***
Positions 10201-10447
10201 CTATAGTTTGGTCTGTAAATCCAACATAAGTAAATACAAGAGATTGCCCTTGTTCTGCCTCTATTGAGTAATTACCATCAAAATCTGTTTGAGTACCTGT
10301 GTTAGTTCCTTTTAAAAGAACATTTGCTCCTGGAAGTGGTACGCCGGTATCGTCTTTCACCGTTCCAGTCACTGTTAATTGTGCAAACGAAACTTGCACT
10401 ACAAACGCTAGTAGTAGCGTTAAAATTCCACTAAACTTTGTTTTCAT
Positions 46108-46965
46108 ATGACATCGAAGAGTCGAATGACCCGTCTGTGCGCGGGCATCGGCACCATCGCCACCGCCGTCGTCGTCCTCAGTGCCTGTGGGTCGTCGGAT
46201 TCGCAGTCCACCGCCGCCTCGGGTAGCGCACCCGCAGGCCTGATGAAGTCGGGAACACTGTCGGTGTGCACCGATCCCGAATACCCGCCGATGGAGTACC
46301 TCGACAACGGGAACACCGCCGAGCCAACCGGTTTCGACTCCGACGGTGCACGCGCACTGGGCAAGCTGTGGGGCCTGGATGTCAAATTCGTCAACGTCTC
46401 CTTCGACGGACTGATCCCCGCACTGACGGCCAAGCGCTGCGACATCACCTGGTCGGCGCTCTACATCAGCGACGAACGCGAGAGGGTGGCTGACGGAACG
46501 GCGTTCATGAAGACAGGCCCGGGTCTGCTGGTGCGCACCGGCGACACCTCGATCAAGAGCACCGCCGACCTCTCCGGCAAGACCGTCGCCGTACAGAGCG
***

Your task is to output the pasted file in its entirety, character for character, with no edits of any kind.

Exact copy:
Positions 10201-10447
10201 CTATAGTTTGGTCTGTAAATCCAACATAAGTAAATACAAGAGATTGCCCTTGTTCTGCCTCTATTGAGTAATTACCATCAAAATCTGTTTGAGTACCTGT
10301 GTTAGTTCCTTTTAAAAGAACATTTGCTCCTGGAAGTGGTACGCCGGTATCGTCTTTCACCGTTCCAGTCACTGTTAATTGTGCAAACGAAACTTGCACT
10401 ACAAACGCTAGTAGTAGCGTTAAAATTCCACTAAACTTTGTTTTCAT
Positions 46108-46965
46108 ATGACATCGAAGAGTCGAATGACCCGTCTGTGCGCGGGCATCGGCACCATCGCCACCGCCGTCGTCGTCCTCAGTGCCTGTGGGTCGTCGGAT
46201 TCGCAGTCCACCGCCGCCTCGGGTAGCGCACCCGCAGGCCTGATGAAGTCGGGAACACTGTCGGTGTGCACCGATCCCGAATACCCGCCGATGGAGTACC
46301 TCGACAACGGGAACACCGCCGAGCCAACCGGTTTCGACTCCGACGGTGCACGCGCACTGGGCAAGCTGTGGGGCCTGGATGTCAAATTCGTCAACGTCTC
46401 CTTCGACGGACTGATCCCCGCACTGACGGCCAAGCGCTGCGACATCACCTGGTCGGCGCTCTACATCAGCGACGAACGCGAGAGGGTGGCTGACGGAACG
46501 GCGTTCATGAAGACAGGCCCGGGTCTGCTGGTGCGCACCGGCGACACCTCGATCAAGAGCACCGCCGACCTCTCCGGCAAGACCGTCGCCGTACAGAGCG